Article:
“Part of the job as leaders is to unleash that brilliance and to create an environment where young folks with good ideas actually can get a hearing, and we can give them some resources and time and energy to allow them to pursue them and see where it goes.”
A $10,000 table
For the 99th, the results have been promising.
At no cost, the squadron has developed a way to bring multiple U-2 datalinks into the mission planning cell. For example, planners now have full access to the data stream of the U-2’s defensive system, the ALQ-221, some of which isn’t visible to the pilot sitting in the cockpit.
The squadron has also pulled in expertise from the base’s contracting and finance offices to help execute contracts using the squadron’s funding. Those contracts are relatively small compared to the billion-dollar deals commonly made by the Pentagon, but still represent huge amounts of money for the squadron itself.
And Nussbaum plans on bringing in a financial officer and contracting officer full time to help the squadron refine its requirements, draft contracts and procure new tech.
“When you work with the Pentagon or the Air Force, it’s very cumbersome if you’re a business partner, and it sucks. But if you’re Amazon, you work directly with your customer,” he said. “Well, the Air Force squadrons are the end customer.”
Nussbaum showed Defense News a couple of items procured by the squadron. The first, is a tablet that can be used by pilots flying unclassified missions in the U-2.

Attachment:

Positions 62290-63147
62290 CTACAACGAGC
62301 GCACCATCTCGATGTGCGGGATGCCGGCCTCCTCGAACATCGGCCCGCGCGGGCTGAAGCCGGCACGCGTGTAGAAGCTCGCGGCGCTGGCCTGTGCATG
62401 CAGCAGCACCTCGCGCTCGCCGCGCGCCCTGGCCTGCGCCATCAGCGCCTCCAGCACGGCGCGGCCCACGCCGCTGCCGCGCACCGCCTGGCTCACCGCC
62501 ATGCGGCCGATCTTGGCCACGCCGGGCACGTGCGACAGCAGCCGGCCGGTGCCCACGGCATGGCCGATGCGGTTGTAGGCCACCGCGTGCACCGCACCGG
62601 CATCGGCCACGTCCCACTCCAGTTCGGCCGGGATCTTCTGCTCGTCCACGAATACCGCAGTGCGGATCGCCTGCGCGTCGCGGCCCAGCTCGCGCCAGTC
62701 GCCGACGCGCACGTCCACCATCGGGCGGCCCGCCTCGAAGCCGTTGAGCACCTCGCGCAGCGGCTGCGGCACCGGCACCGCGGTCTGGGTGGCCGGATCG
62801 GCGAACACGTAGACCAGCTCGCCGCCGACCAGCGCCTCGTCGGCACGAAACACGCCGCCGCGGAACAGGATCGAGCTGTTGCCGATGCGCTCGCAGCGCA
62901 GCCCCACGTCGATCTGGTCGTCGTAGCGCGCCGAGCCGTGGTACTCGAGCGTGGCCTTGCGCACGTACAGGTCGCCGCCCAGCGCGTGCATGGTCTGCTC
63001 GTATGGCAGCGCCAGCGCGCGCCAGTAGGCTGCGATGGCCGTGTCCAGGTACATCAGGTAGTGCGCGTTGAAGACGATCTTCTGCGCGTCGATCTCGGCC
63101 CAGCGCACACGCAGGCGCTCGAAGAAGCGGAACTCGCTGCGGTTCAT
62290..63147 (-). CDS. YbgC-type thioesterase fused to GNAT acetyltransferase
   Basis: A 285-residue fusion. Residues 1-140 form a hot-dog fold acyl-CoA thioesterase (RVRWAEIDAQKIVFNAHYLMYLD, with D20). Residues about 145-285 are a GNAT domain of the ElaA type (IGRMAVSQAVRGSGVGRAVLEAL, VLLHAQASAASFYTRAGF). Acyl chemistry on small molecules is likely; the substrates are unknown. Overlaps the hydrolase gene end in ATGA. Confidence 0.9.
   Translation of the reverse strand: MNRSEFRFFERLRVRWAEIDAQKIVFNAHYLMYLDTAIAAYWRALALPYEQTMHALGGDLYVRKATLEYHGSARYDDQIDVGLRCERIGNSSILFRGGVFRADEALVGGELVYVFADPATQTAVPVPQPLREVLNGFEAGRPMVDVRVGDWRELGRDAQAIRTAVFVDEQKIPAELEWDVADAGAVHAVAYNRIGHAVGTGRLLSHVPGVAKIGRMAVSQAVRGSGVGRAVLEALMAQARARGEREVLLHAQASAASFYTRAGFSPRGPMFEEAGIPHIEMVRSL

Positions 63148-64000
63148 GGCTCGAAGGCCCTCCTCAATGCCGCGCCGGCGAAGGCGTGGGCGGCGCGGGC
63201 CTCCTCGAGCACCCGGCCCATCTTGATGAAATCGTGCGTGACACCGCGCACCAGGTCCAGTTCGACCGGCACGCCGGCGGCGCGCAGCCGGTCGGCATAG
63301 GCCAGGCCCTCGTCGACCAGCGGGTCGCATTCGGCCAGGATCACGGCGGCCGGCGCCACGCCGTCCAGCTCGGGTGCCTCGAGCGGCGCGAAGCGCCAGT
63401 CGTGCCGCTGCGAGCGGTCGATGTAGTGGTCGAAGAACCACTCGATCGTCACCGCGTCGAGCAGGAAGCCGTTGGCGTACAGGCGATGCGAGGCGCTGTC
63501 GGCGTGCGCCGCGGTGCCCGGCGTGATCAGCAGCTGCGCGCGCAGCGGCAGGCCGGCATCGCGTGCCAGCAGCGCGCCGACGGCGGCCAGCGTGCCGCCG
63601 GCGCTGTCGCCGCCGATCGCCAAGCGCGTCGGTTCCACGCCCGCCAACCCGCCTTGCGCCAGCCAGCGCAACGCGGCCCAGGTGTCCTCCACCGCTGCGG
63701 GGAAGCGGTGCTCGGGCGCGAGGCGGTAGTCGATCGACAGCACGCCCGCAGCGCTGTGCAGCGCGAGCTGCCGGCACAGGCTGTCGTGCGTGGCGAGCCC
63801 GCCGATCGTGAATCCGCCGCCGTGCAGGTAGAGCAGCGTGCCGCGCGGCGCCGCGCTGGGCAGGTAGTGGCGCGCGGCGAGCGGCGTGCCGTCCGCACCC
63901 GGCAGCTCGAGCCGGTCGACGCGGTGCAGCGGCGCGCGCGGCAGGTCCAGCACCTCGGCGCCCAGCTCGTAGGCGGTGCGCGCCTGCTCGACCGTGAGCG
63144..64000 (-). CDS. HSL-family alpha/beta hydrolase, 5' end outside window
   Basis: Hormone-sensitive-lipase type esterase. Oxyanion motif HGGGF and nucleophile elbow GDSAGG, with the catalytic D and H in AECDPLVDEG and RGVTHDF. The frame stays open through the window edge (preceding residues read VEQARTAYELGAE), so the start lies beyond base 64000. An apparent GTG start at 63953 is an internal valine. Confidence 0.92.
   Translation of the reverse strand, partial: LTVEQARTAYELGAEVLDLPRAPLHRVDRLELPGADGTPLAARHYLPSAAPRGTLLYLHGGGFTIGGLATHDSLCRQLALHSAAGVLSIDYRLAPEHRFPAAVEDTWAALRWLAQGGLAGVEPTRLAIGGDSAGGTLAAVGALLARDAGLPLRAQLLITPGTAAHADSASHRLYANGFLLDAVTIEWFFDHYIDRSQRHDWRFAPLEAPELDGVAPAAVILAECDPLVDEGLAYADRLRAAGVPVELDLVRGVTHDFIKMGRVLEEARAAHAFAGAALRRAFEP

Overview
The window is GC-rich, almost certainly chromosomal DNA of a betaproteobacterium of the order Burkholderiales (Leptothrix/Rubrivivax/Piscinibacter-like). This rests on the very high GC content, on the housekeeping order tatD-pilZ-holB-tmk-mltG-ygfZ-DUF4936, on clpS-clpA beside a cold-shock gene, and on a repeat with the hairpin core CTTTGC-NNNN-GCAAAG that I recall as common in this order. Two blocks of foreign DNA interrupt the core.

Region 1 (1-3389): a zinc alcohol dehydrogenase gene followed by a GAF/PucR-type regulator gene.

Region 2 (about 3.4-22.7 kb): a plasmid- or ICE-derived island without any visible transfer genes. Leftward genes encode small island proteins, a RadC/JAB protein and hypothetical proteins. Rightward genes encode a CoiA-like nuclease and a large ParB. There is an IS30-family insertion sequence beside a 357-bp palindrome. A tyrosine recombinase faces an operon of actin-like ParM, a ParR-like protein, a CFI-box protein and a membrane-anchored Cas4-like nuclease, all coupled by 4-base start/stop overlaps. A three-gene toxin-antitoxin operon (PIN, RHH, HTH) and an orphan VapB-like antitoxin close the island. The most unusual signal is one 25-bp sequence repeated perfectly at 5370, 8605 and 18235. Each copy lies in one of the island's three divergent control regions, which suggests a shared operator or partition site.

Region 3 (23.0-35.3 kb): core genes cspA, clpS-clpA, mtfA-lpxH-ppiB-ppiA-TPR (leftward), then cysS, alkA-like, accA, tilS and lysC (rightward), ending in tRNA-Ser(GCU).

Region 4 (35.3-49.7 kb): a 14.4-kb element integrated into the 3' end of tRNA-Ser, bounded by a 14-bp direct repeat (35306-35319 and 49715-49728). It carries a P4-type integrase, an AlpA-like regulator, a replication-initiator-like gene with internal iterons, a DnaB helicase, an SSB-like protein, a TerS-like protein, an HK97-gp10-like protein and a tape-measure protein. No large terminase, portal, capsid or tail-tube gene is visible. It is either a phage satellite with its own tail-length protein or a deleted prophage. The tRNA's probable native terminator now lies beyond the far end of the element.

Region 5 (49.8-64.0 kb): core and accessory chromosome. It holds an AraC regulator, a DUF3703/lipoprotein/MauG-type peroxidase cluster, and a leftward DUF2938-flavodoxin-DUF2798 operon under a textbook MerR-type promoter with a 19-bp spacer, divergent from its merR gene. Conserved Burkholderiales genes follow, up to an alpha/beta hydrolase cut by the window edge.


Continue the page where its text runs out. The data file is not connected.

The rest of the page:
“We’re using commercial software at no cost. It’s better than any of the avionics packages the Air Force has ever given us,” he said.
Current apps include a worldwide navigation database, routes and charts, but the 99th is investing in Apple’s app development courseware so that they can make their own custom, in-house apps.
Nussbaum also highlighted Garmin D2 watches worn by himself and other U-2 pilots. The watches are commonly used by commercial airliner pilots, but were was not available on the Defense Department’s marketplace until the squadron took about four months to do market research and go through the contracting process.
It may seem silly for U-2 squadron to be excited by seemingly mundane commercial tech while the U-2 carries some of the most exquisite sensors and datalinks on the planet. However, Nussbaum explained that the U-2’s cockpit is geared for securely sharing highly classified materials with the intelligence community, not for unclassified comms.
“It’s very well equipped for a classified combat environment, it’s not well equipped to send a note to our recovery team’s cell phone,” he said. “So I can send lots and lots of data off our sensors, but I can’t ring up someone’s cellphone on the plane, and with this technology I can do that.”
The next step is taking the data collected by the watch — the flight profile the pilot flew or her physiological information — and translating it to a military format so that it can be downloaded automatically for use by instructors or to cut down on paperwork. The 99th will be able to do that once they contract with industry for the necessary interfaces.
One of the other benefits of having squadrons more involved in procuring their equipment is that they are incentivized to make their money go as far as possible, Nussbaum said.
For instance, the 99th has already identified costly assessments that could be accomplished by the squadron at a lower price than paying a contractor.
“We’re regular guys and girls that serve in the military. If you’re a commercial entity and you come to me and say I’m going to sell you this table, but this table is $10,000, that doesn’t make sense to us,” Ray explained. “But I think when you enter into that bureaucratic process, there’s some desensitization that goes on where the money becomes less real.”